Within an hour we held each other’s hands around the dinner table as he prayed for the blessings of God upon our meal and family.

When I would come from Colorado to visit him in the past few years he would reach his hand towards me at meal time, grasp it with care, and pray the dinner grace.

After several minutes in the hospital room he finally releases his grip and allows my sister to feed him the chocolate pudding from his tray. Unlike the peas and carrots he eats all of the pudding. It’s the last food he will partake of, a taste of sweetness that describes the effect of his life on so many others.

Less than a day later he passes on…and it’s okay! Like his hand grasp, he is a man who had a firm grasp on what is important in life.

That last grasp of the hand. I’m extremely thankful that God allowed me to have it. In my memories of Pops i’ll hold on to that moment for a long, long time.

Scolding Pops

June 21, 2017

WORDS FROM W.W.                                                      June 21, 2017

                                          

I was sitting next to Dad in the waiting room of the eye specialist he was scheduled to see. The day before he had experienced some blurred vision in his right eye and I had taken him to see an ophthalmologist. He couldn’t see anything such as a cataract, thus the referral to the specialist.

Before the ophthalmologist appointment I had taken him to the hospital for a CT scan of his lower abdomen area. He had been experiencing some discomfort there, and had dealt with a bout of bladder cancer a couple of years earlier.

My cell phone buzzed in my pocket. It was my sister calling. When I answered she asked me the question: “Did Dad tell you that he was suppose to go to the Emergency Room?”

I glanced at the 89 year old gentlemen sitting on my left side. “No, he didn’t say anything about that!”

“The hospital called yesterday afternoon and told him that he needed to go to the ER because he has a bowel obstruction.”

“He didn’t say anything about that to me.” I stared at him like he had stared at me when I was 12, and he had received a phone call about my misdeeds. “We’ll finish this appointment and head to the hospital.”

I said goodbye and turned to the offending senior, who had a sheepish look on his face. “So…you were suppose to go to the ER yesterday?”

He looked at me . “Yes!”

I thought of possible responses, such as the ones he had said to me when I had violated family behavior guidelines. This would have been when he said to me, “You’re grounded!” Or, “No TV for a week!” But those punishments seemed a little excessive for an 89 year old! So I took the easy out, yielding to my belief in his wisdom and common sense.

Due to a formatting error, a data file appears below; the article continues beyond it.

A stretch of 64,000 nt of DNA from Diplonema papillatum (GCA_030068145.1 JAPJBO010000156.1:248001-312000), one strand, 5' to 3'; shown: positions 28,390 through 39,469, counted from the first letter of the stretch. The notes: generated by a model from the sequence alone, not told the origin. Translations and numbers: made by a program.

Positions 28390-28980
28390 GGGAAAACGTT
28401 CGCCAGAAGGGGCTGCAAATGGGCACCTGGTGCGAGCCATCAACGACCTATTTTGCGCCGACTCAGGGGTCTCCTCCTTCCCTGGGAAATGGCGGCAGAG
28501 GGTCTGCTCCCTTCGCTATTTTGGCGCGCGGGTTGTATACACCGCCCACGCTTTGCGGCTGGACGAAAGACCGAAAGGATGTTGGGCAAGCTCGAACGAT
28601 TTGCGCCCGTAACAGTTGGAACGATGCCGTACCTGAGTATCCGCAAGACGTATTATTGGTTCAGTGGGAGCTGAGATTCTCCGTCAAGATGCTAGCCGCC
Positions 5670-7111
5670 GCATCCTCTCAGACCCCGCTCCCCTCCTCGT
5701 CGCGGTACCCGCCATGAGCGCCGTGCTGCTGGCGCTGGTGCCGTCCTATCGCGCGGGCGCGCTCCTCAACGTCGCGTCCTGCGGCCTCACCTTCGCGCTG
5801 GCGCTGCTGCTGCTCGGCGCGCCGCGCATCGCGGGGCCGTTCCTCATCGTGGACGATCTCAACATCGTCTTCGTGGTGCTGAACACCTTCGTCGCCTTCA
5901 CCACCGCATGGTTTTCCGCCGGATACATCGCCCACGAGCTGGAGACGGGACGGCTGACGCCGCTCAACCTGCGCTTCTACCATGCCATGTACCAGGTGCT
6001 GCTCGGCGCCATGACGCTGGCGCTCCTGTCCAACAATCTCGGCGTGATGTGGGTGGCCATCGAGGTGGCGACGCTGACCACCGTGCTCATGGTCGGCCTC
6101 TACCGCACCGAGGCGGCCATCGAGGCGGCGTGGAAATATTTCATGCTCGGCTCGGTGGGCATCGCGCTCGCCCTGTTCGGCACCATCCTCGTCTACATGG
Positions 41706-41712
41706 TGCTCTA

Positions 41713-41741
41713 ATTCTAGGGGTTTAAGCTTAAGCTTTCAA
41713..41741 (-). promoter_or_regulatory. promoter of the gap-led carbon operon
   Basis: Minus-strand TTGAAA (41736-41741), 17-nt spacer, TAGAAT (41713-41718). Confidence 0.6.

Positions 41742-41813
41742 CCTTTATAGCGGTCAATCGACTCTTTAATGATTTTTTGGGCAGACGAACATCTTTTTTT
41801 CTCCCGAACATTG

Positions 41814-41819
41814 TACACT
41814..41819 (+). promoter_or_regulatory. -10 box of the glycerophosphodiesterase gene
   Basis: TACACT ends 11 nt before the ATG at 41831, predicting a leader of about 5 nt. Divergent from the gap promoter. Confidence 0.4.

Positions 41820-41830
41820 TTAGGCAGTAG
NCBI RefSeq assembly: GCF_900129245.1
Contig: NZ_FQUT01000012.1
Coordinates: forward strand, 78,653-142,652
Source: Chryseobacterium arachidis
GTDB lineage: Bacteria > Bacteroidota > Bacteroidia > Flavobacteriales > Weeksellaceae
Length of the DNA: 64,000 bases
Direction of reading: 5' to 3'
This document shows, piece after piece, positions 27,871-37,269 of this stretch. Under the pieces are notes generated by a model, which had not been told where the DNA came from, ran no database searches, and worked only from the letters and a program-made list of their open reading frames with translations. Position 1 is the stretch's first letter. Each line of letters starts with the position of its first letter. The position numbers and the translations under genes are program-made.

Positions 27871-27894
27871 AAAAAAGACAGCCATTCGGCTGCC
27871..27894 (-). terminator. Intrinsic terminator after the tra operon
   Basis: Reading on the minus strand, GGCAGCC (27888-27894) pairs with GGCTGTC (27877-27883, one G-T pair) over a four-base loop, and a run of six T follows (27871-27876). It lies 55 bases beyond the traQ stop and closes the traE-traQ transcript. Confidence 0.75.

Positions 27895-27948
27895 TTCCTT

“So why didn’t you tell us?”

“Because I wanted to wait until after lunch today!” Dad had turned 89 on Father’s Day and we had ordered a cake that would be enjoyed by him and the other thirty residents of Wyngate, the senior complex he lives in, at lunch. “But it backfired on me!”

“How so?”

“I was going to tell both you and your sister after lunch, but since the sign in the office here says to mute or turn off your cell phone they must have called your sister when I didn’t answer.” He was unrepentant, and yet a rule follower, a contradiction in human form!

“I wanted to enjoy our dinner last night and then lunch at Wyngate today, and then I was going to tell you.”

I did not have my “I can’t believe you would do that” speech rehearsed. He seemed a little old for the tirade that begins with the words, “When are you going to learn?” or “When are you going to get some common sense?”

I couldn’t fault him. He was actually thinking of others. He knew that my wife Carol was fixing dinner the night before, and he knew the Wyngate residents would be disappointed if the birthday cake was delayed. In fact, my brother-in-law delivered the cake and the residents took care of most of it. By the time they stopped eating it the wording on the top of it simply read “89th Dad!”

That’s my dad! Putting a higher importance on the taste buds of senior folk than his physician’s urgent plea to get to the Emergency Room. I faked a look of disappointment and then we finished our eye exam.

I helped him to the car, and as we drove towards the hospital he said, “Bill, let’s stop and get a sandwich on the way!”

That didn’t seem like a good idea to me. After all, he had a bowel obstruction. Logic told me that I should say no and proceed to the medical center, so I looked at him and responded, “McDonald’s, Arby’s, or Wendy’s?”

 

Enjoying Dad

June 18, 2017

WORDS FROM W.W.                                                         June 18, 2017

                                        

Today is my dad’s 89th birthday! Extraordinary, considering he had a heart attack when he was 62! 62…that’s one year younger than my age right now!

He is sharing his birthday with Father’s Day, a double star on the family calendar! So today Carol and I will celebrate with him, probably take him out for dinner tonight, and talk about what was, what is, and what is to come.

I’m a bit surprised that his 89th has even come to be. Last year we were back for an Ohio visit on his 88th. When he blew out the candles (Two candles of the number “8”, not 88 candles!) someone asked him what he wished for and he cleverly replied, “89!”